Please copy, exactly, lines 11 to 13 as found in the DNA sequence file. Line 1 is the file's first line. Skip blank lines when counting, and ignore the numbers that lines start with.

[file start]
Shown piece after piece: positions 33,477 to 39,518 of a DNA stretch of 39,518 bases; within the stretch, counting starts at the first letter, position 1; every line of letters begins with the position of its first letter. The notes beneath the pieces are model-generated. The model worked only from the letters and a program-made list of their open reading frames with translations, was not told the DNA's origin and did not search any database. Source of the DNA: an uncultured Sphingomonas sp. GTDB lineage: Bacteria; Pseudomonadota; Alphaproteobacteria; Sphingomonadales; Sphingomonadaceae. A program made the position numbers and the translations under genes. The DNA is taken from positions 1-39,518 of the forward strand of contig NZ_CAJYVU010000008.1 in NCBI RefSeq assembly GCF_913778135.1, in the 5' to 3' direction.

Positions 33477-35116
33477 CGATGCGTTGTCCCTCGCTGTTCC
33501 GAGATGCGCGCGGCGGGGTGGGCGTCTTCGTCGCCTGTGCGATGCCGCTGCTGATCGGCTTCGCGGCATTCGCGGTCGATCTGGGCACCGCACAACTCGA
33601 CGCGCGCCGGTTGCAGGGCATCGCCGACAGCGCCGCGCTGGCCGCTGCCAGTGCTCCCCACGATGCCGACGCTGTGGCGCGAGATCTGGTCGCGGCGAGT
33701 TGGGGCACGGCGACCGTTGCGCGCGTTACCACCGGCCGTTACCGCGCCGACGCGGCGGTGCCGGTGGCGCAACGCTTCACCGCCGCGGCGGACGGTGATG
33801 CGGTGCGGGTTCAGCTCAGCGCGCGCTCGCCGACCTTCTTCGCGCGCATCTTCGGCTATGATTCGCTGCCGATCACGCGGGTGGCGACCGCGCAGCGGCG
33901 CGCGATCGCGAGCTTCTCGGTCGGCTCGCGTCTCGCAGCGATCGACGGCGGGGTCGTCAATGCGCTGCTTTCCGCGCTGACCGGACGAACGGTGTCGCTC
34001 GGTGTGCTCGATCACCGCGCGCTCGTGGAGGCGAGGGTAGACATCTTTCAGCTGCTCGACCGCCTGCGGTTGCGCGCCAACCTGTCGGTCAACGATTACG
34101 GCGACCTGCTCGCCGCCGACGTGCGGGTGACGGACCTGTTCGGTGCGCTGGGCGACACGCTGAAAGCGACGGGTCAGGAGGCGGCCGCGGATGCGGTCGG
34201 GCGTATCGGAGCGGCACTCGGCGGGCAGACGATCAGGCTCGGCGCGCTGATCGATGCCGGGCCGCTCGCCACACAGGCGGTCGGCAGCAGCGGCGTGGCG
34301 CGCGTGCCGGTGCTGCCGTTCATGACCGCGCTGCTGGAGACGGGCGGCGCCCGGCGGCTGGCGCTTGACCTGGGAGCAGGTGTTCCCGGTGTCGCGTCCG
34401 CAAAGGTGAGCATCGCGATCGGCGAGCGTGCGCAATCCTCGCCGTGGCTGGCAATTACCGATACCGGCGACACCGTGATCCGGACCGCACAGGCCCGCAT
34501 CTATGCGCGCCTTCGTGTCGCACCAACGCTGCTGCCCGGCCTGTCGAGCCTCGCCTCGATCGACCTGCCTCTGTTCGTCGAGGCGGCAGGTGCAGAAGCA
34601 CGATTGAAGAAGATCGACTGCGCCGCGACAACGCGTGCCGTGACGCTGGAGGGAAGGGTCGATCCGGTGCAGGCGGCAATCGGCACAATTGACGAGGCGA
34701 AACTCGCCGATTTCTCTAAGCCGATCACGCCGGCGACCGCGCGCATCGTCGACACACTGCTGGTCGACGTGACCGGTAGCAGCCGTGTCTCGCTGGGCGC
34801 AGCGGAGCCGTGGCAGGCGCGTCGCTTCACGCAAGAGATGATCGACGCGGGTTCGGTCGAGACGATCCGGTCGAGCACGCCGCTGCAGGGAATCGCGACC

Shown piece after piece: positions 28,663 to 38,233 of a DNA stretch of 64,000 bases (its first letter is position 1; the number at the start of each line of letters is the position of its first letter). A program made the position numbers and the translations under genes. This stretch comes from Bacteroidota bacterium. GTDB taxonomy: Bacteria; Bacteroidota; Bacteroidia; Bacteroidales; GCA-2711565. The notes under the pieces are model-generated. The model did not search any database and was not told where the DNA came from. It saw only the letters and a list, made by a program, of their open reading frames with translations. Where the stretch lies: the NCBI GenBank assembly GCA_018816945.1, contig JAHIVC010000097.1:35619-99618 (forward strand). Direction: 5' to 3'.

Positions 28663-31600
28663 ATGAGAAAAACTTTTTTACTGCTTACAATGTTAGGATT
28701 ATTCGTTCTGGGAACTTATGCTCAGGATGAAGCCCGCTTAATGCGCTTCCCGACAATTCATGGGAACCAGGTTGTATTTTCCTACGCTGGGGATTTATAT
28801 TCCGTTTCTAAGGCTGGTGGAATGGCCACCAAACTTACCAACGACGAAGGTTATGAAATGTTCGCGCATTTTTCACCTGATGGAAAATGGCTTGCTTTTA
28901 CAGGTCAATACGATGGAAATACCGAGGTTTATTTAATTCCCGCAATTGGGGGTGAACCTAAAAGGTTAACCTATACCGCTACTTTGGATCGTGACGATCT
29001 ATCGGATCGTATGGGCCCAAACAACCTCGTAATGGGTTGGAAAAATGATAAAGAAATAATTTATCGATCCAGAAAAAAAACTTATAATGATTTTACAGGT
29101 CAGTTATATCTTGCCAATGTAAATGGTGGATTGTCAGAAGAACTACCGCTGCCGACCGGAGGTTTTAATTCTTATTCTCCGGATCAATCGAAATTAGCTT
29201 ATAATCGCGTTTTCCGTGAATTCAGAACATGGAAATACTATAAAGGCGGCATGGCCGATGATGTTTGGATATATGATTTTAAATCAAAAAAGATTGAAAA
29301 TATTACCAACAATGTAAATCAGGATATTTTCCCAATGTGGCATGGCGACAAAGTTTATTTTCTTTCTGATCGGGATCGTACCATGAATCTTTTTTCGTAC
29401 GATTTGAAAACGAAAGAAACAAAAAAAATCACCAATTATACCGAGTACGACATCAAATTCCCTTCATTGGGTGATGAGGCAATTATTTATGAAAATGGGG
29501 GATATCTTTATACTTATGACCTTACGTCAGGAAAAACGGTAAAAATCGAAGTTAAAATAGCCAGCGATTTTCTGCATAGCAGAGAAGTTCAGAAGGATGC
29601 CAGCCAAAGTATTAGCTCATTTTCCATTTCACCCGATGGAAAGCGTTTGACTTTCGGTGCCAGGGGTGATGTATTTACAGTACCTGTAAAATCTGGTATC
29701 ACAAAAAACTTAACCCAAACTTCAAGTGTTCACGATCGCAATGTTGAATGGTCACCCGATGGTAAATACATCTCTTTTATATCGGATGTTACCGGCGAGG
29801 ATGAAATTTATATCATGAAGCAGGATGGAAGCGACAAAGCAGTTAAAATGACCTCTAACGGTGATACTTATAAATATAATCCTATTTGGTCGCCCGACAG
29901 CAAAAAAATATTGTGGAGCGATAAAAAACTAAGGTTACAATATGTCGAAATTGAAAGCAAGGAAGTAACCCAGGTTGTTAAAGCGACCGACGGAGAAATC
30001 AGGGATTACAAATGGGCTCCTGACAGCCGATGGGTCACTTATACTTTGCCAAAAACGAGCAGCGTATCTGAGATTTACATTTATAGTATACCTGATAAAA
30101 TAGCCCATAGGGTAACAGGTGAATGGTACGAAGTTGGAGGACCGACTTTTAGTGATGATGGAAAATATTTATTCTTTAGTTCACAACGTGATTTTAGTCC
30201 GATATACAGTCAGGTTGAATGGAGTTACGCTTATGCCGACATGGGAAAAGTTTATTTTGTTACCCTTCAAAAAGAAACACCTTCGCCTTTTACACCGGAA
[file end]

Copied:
34201 GCGTATCGGAGCGGCACTCGGCGGGCAGACGATCAGGCTCGGCGCGCTGATCGATGCCGGGCCGCTCGCCACACAGGCGGTCGGCAGCAGCGGCGTGGCG
34301 CGCGTGCCGGTGCTGCCGTTCATGACCGCGCTGCTGGAGACGGGCGGCGCCCGGCGGCTGGCGCTTGACCTGGGAGCAGGTGTTCCCGGTGTCGCGTCCG
34401 CAAAGGTGAGCATCGCGATCGGCGAGCGTGCGCAATCCTCGCCGTGGCTGGCAATTACCGATACCGGCGACACCGTGATCCGGACCGCACAGGCCCGCAT